Returning to decision block 254 (D3), if the answer is no, Program 244 knows that pulsation value (N) indicates that the waveform is beginning to converge toward the baseline level, because the gradients between successively processed pulsation values are decreasing. This corresponds to the downwardly sloping side 62b of waveform 56 in FIG. 6.

Next, returning to FIG. 7D along the "no" response to decision block 254 (D3), decision block 260 (D4) asks whether the program count equals the waveform top count constant. The waveform top count constant is a preset constant that, when met, directs the microprocessor, through Program 244, to determine if processing of a presently-being-processed waveform should be completed. If the count constant is met, then the program directs the microprocessor to calculate a final waveform integral for the waveform. The current practice of the present invention is to set the Waveform Top Count Constant at 4. Thus, after Program 244 directs the microprocessor to process four successive pulsation values with corresponding negative gradients, during the third phase of divergence-convergence, the microprocessor is directed to calculate a waveform integral according to the program steps next to be described.

It is important to note that, during this third phase, the present method of practicing the invention is to stop processing pulsation values after the fourth pulsation value having a corresponding negative gradient because pulsation values occurring after these four values are often not blood-pressure induced. Further, processing such pulsation data (which, referring to FIG. 6, graphically corresponds to the remainder of downwardly-sloping side 62b of waveform 56) is also time-consuming. Increased time is undesirable because the longer the blood pressure measurement period, the more discomfort for the patient.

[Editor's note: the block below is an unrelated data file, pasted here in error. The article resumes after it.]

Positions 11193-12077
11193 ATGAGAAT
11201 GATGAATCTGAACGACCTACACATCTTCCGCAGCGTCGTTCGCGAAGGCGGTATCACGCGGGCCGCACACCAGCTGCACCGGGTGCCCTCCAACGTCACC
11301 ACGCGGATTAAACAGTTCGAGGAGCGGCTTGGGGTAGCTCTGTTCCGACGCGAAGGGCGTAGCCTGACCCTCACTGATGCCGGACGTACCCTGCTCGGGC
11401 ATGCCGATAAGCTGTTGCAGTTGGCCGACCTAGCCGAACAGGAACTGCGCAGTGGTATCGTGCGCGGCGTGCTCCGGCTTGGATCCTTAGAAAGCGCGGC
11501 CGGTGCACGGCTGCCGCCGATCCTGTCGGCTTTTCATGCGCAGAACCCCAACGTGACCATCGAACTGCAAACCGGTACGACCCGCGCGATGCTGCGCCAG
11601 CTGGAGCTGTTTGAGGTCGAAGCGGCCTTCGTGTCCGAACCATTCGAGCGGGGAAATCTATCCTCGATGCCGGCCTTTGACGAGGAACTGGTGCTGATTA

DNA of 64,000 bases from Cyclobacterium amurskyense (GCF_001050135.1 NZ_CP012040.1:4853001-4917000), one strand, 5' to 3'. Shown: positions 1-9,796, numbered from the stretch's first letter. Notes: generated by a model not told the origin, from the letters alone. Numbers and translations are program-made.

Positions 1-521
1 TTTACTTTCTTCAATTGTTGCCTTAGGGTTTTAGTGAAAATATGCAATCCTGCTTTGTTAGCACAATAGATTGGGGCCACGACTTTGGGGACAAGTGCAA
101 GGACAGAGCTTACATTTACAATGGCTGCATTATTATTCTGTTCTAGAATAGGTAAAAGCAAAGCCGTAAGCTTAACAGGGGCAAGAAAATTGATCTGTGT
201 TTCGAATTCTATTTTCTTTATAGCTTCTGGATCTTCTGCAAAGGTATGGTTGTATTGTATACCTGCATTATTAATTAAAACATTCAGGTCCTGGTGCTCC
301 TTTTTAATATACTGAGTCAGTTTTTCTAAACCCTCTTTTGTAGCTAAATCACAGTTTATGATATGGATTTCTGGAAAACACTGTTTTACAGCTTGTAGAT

Returning to FIG. 7D, if the answer to decision block 260 (D4) is yes, then task block 262 (T5) sets the integration count at [integration count-N] so that decision blocks 264 (D5), 266 (D6) can evaluate the integration count relative to a minimum integration count and maximum integration count. These integration, or program, counts provide yet another artifact check by "telling" the microprocessor if a present, completely processed waveform has occurred in a number of counts (reflecting a "waveform width") corresponding to a real time period indicative of a blood pressure induced waveform and not an artifact. Thus, the maximum and minimum integration counts provide a "waveform width window" against which a presently calculated waveform's width (i.e., the waveform's total integration counts) can be compared for acceptance purposes.